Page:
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Data Protection Bill 2018 and Its Relation To The EUGDPR A Personal Take On Their Comparison

Data protection is a new age concept that arose as the technology grew and synced with people on various numbers of data that they had generated like the passwords, their lifestyle activities, shopping preferences etc. The Countries under the European Union recognize the gravity of personal data and how it should be preserved.

There have been laws governing for the same as well. In its latest iteration, the EUGDPR (European Union General Data Protection Rights) was passed in 2018 and it was made applicable to the other MNCs those were not from the EU as well. This is much regarded to protect the individuals from being pried by the Corporates that tend to offer goods and services. The Indian counterpart of this could be the proposed bill of Data Protection Bill, 2018. This is yet to be passed and is now currently being reviewed.

The primary question of letting an individual take control of what data of theirs must be shared anywhere becomes the very challenge as well. With the increase of service-oriented establishments, one individual participates in and shares their data with, the challenge becomes a tougher job to identify, trace and control the data that is being shared. On this note, the EUGDPR was somehow able to foresee the line of control by implementing strict control and policies over the Companies that were belonging to the third-party nations as well.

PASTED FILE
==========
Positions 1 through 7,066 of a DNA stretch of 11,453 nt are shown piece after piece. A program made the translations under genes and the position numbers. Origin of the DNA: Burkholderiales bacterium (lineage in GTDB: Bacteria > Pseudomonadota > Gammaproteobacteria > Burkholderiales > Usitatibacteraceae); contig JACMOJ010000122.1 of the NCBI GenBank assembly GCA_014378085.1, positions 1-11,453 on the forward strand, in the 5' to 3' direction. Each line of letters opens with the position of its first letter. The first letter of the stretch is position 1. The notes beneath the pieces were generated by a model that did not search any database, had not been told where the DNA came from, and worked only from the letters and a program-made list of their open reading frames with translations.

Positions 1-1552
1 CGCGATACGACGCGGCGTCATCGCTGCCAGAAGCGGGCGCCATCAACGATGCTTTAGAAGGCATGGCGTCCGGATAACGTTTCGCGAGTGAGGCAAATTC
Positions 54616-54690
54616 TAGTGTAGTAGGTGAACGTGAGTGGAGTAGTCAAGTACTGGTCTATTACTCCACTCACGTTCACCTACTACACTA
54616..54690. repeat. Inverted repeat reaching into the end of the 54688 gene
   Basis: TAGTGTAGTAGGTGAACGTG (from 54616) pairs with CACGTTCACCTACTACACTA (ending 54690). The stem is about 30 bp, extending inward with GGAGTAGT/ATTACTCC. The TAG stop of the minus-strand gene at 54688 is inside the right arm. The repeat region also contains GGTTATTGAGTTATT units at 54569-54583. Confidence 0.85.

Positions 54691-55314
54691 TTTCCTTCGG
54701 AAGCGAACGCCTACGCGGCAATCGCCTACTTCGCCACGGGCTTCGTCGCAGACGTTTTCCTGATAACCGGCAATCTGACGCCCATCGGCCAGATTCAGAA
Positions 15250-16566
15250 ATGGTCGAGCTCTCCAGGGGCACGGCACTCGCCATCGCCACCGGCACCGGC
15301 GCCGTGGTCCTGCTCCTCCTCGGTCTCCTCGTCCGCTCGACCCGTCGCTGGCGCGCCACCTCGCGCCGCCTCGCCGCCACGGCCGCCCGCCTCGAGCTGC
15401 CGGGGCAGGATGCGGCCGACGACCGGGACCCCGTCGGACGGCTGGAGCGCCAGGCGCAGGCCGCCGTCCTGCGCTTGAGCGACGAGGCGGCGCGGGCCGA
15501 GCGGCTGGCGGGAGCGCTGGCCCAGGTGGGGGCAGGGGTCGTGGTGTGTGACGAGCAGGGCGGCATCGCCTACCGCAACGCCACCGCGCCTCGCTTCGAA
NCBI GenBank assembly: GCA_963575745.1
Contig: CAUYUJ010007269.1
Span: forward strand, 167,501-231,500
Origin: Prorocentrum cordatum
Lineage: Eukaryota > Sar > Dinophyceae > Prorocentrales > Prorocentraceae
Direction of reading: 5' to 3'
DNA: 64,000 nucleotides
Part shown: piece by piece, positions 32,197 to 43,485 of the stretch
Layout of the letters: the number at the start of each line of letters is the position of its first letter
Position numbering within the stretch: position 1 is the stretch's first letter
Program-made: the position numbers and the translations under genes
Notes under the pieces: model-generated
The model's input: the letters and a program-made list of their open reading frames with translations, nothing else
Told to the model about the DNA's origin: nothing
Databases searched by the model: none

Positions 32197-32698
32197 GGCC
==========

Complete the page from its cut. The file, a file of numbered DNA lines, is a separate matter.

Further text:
With the impositions of heavy penalties on the offending corporates, the corporates are now forced to review their policies and mend any clauses to accordingly comply with the EUGDPR as to not violate it.

The EUGDPR has been extensively referred to and discussed by the Expert Committee in its white paper. While concepts from the EUGDPR such as privacy by design, right to be forgotten, extra-territorial applicability etc., have been reflected in the Bill, the Bill has been drafted in a manner such that these concepts are moulded to fit Indian data protection requirements.  Akin to EUGDPR the Bill has subjected sensitive personal data to greater protection.

While the concept of data fiduciary in the Bill is similar to EUGDPR’s data controller concept, the use of the term fiduciary instead of controller is intentional as the Bill intends to impose fiduciary responsibility on any person handling personal data.


As under the EUGDPR, the Bill also has extra-territorial applicability and would apply to the processing of personal data by data fiduciaries/processors outside India if the data processing occurs in connection with:
  1. any business carried on in India;
  2. any systematic activity of offering of goods and services to data principals within the territory of India; or
  3. the profiling of data principals within the territory of India.
Further, while the Bill recognizes the right to be forgotten of a data principal, unlike the EUGDPR, it does not entitle the data principal to seek right to deletion of personal data but only provides for a limited right to restrict or prevent continuing disclosure of personal data subject to fulfilment of certain criteria. Similar to EUGDPR, the Bill prescribes hefty penalties for violation of its provisions based on the total worldwide turnover of the entity of the previous financial year.